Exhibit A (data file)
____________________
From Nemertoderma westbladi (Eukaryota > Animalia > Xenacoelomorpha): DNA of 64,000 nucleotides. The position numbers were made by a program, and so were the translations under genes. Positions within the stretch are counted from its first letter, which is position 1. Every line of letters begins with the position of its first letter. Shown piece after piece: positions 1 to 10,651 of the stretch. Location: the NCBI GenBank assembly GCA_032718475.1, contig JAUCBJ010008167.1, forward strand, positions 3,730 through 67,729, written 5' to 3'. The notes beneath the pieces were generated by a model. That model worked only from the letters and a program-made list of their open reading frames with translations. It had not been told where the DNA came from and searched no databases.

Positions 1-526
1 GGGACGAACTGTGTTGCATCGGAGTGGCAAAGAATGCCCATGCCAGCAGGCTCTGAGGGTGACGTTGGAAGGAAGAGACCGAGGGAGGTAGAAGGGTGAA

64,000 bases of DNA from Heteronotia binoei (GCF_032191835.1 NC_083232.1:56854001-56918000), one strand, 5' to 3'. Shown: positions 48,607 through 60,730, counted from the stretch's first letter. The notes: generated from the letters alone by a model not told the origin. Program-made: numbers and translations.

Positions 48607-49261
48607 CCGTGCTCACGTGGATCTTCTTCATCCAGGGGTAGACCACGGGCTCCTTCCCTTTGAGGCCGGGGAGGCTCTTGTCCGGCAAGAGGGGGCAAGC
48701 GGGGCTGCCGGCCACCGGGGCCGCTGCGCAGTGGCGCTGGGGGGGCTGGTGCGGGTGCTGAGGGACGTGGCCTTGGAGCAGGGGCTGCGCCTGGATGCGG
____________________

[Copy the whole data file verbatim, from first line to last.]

From Nemertoderma westbladi (Eukaryota > Animalia > Xenacoelomorpha): DNA of 64,000 nucleotides. The position numbers were made by a program, and so were the translations under genes. Positions within the stretch are counted from its first letter, which is position 1. Every line of letters begins with the position of its first letter. Shown piece after piece: positions 1 to 10,651 of the stretch. Location: the NCBI GenBank assembly GCA_032718475.1, contig JAUCBJ010008167.1, forward strand, positions 3,730 through 67,729, written 5' to 3'. The notes beneath the pieces were generated by a model. That model worked only from the letters and a program-made list of their open reading frames with translations. It had not been told where the DNA came from and searched no databases.

Positions 1-526
1 GGGACGAACTGTGTTGCATCGGAGTGGCAAAGAATGCCCATGCCAGCAGGCTCTGAGGGTGACGTTGGAAGGAAGAGACCGAGGGAGGTAGAAGGGTGAA

64,000 bases of DNA from Heteronotia binoei (GCF_032191835.1 NC_083232.1:56854001-56918000), one strand, 5' to 3'. Shown: positions 48,607 through 60,730, counted from the stretch's first letter. The notes: generated from the letters alone by a model not told the origin. Program-made: numbers and translations.

Positions 48607-49261
48607 CCGTGCTCACGTGGATCTTCTTCATCCAGGGGTAGACCACGGGCTCCTTCCCTTTGAGGCCGGGGAGGCTCTTGTCCGGCAAGAGGGGGCAAGC
48701 GGGGCTGCCGGCCACCGGGGCCGCTGCGCAGTGGCGCTGGGGGGGCTGGTGCGGGTGCTGAGGGACGTGGCCTTGGAGCAGGGGCTGCGCCTGGATGCGG